MAS in Transitional Justice, Human Rights and the Rule of Law: What our Students Say

Portrait of Ramzi Kaiss in front of the ICRC Portrait of Ramzi Kaiss in front of the ICRC

16 January 2020

In this interview, Ramzi Kaiss, currently enrolled in our MAS in Transitional Justice, Human Rights and the Rule of Law (MTJ) tells us about the programme and life in Geneva.

About Me

My Name is Ramzi Kaiss and I come from Beirut, Lebanon. Before studying at the Geneva Academy, I completed a bachelor’s degree in Philosophy and International Relations at Connecticut College in the United States (US). After graduating, I worked in the US at an educational non-profit organization that develops training workshops and produces educational curricula related to periods of genocide and mass atrocity. I then returned to Beirut where I worked at the Beit Touyour Ayloul Foundation as part of the team that was archiving the early works and articles of the late Lebanese author and women’s rights activist, Emily Nasrallah.

Why did you choose the MTJ at the Geneva Academy?

Lebanon has an interesting history of transition from war to peace in the absence of transitional justice mechanisms. As someone interested in the history and current political landscape of the country and the region, I knew I wanted to deepen my knowledge of transitional justice issues. I found that the Geneva Academy’s MTJ programme was an ideal option for someone interested in studying transitional justice and human rights from a theoretical, political, legal and practical approach.

What are you particularly enjoying about this programme?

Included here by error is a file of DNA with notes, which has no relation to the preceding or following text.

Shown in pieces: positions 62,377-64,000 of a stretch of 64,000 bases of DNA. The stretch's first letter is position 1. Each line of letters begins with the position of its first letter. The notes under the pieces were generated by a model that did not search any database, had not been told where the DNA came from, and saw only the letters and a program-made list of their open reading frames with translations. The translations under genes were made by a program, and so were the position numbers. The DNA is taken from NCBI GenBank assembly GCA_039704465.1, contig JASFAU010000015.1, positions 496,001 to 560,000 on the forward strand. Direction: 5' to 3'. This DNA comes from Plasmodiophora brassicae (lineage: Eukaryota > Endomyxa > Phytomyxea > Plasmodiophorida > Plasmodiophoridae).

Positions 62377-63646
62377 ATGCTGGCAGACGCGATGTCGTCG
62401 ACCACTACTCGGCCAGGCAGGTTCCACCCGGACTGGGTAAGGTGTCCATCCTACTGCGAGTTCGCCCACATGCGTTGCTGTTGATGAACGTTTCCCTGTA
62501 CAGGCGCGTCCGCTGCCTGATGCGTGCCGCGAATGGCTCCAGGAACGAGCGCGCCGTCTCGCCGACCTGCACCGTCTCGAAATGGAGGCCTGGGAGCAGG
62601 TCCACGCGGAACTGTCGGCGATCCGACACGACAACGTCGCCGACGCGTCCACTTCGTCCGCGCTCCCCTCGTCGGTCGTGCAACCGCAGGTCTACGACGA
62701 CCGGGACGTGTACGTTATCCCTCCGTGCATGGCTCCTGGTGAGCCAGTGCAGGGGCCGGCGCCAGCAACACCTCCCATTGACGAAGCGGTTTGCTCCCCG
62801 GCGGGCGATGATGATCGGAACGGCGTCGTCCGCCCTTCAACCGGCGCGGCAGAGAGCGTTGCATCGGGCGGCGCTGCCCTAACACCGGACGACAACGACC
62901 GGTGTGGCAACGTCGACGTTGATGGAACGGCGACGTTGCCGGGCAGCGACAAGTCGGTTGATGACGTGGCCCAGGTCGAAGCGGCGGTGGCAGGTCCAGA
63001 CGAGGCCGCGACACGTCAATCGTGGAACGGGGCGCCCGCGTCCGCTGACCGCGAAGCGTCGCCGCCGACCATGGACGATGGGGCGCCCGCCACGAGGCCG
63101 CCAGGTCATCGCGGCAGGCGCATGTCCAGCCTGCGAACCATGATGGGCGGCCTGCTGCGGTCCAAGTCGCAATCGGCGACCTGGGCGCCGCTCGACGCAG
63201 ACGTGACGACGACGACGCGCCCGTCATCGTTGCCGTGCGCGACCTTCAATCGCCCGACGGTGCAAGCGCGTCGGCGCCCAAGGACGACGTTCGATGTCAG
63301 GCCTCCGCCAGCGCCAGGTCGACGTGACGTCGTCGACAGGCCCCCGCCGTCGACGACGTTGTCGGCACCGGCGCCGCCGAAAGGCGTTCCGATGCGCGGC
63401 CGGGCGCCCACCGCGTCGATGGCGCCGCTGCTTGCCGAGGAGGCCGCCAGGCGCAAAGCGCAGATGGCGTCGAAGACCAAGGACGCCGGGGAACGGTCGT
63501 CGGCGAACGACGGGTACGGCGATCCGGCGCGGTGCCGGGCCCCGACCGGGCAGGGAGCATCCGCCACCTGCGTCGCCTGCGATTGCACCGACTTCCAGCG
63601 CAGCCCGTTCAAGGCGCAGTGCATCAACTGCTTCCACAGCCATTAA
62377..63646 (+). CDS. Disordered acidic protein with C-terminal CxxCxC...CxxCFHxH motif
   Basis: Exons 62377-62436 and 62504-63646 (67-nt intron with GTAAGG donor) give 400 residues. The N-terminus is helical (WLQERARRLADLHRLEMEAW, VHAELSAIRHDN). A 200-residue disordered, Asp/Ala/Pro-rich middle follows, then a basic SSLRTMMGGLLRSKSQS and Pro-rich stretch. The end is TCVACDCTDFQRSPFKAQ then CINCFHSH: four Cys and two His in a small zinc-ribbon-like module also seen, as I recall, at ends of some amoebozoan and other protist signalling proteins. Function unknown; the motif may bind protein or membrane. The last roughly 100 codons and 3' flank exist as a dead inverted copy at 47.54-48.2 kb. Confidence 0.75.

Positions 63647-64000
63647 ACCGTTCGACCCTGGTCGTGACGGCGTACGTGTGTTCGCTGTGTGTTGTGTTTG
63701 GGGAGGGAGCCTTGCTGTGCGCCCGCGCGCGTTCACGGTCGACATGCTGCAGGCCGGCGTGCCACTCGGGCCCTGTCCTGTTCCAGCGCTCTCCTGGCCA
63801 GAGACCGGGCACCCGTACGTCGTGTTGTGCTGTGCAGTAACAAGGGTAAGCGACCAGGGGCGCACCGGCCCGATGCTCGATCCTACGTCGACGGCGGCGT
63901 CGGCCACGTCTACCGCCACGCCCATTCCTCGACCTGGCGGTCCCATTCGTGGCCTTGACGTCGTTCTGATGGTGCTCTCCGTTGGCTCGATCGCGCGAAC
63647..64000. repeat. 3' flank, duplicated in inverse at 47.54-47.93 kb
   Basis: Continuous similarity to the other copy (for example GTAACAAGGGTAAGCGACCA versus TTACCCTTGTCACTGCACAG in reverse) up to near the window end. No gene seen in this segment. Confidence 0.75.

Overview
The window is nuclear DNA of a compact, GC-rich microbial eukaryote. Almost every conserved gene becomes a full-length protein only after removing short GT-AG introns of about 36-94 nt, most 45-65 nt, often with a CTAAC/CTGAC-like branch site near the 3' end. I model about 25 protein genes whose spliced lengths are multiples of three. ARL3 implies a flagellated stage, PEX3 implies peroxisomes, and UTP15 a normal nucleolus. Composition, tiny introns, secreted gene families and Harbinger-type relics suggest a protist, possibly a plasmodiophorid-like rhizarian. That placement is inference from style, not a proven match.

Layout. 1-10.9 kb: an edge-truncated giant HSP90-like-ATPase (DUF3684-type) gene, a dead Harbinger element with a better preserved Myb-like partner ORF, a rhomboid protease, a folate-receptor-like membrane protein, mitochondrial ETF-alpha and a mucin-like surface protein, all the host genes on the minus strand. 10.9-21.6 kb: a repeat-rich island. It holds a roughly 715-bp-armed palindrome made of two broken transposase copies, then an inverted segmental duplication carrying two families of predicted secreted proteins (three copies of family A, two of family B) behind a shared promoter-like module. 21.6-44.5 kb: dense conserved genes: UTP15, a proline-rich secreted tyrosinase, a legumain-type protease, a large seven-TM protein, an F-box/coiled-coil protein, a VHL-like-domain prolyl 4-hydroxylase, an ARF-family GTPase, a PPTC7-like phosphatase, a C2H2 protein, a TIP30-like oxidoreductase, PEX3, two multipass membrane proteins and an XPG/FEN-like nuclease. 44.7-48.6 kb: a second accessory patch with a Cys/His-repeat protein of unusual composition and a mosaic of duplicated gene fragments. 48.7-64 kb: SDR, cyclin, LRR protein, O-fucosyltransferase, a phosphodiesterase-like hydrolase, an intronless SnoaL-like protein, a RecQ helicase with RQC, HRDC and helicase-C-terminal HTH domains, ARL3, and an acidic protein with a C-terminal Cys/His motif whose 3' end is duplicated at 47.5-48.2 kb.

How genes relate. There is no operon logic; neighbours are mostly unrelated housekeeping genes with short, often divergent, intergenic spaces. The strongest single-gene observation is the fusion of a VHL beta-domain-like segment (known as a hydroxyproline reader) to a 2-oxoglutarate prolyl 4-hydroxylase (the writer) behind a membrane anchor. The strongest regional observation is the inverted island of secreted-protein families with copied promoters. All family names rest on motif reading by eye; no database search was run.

The best thing about the programme has been the classes and the people, from the professors to my colleagues. There are so many different ways in which one can approach transitional justice, and it is quite rewarding when you are around people who have a great experience doing transitional justice and human rights work in different contexts and in different capacities, from the governmental to non-governmental, academic and legal.

What are you planning to do next?

For now, I am not certain, but I hope that the research internship during the second semester and the planning process for the MTJ paper will provide me with some space to reflect on whether I want to pursue my academic research or explore work opportunities related to transitional justice issues in Lebanon and the wider Arab region.

Why did you choose to be photographed in front of the ICRC?

The photo was taken during a site visit to the headquarters of the International Committee of the Red Cross (ICRC). My friend and classmate Kinda insisted that I take a photo to send back home. So here it is.

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